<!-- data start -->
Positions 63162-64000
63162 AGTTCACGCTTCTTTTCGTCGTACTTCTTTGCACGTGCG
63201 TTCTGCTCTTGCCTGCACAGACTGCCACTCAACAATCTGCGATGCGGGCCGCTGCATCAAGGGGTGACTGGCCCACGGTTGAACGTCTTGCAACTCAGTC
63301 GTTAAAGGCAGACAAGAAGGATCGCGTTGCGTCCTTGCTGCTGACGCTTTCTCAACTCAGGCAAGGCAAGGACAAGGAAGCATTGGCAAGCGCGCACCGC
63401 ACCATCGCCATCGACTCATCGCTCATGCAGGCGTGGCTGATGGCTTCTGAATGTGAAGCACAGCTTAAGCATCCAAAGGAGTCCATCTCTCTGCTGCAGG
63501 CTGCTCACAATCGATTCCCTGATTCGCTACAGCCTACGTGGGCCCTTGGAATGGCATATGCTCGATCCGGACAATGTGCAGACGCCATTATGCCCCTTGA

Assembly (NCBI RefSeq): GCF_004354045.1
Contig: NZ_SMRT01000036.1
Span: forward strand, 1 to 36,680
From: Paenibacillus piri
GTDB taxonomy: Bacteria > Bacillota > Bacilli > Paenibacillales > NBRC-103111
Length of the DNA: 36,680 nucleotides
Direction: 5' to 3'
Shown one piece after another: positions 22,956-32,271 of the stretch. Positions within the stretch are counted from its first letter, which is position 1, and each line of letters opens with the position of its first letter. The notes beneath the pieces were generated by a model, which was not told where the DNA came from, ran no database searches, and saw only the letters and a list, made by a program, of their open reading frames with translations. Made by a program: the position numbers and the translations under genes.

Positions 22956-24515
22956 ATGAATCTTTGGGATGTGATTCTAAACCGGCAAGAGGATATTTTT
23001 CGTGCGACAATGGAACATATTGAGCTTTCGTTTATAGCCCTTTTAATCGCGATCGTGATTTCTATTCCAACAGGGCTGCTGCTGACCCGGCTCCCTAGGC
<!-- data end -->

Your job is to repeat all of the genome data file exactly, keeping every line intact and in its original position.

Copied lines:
Positions 63162-64000
63162 AGTTCACGCTTCTTTTCGTCGTACTTCTTTGCACGTGCG
63201 TTCTGCTCTTGCCTGCACAGACTGCCACTCAACAATCTGCGATGCGGGCCGCTGCATCAAGGGGTGACTGGCCCACGGTTGAACGTCTTGCAACTCAGTC
63301 GTTAAAGGCAGACAAGAAGGATCGCGTTGCGTCCTTGCTGCTGACGCTTTCTCAACTCAGGCAAGGCAAGGACAAGGAAGCATTGGCAAGCGCGCACCGC
63401 ACCATCGCCATCGACTCATCGCTCATGCAGGCGTGGCTGATGGCTTCTGAATGTGAAGCACAGCTTAAGCATCCAAAGGAGTCCATCTCTCTGCTGCAGG
63501 CTGCTCACAATCGATTCCCTGATTCGCTACAGCCTACGTGGGCCCTTGGAATGGCATATGCTCGATCCGGACAATGTGCAGACGCCATTATGCCCCTTGA

Assembly (NCBI RefSeq): GCF_004354045.1
Contig: NZ_SMRT01000036.1
Span: forward strand, 1 to 36,680
From: Paenibacillus piri
GTDB taxonomy: Bacteria > Bacillota > Bacilli > Paenibacillales > NBRC-103111
Length of the DNA: 36,680 nucleotides
Direction: 5' to 3'
Shown one piece after another: positions 22,956-32,271 of the stretch. Positions within the stretch are counted from its first letter, which is position 1, and each line of letters opens with the position of its first letter. The notes beneath the pieces were generated by a model, which was not told where the DNA came from, ran no database searches, and saw only the letters and a list, made by a program, of their open reading frames with translations. Made by a program: the position numbers and the translations under genes.

Positions 22956-24515
22956 ATGAATCTTTGGGATGTGATTCTAAACCGGCAAGAGGATATTTTT
23001 CGTGCGACAATGGAACATATTGAGCTTTCGTTTATAGCCCTTTTAATCGCGATCGTGATTTCTATTCCAACAGGGCTGCTGCTGACCCGGCTCCCTAGGC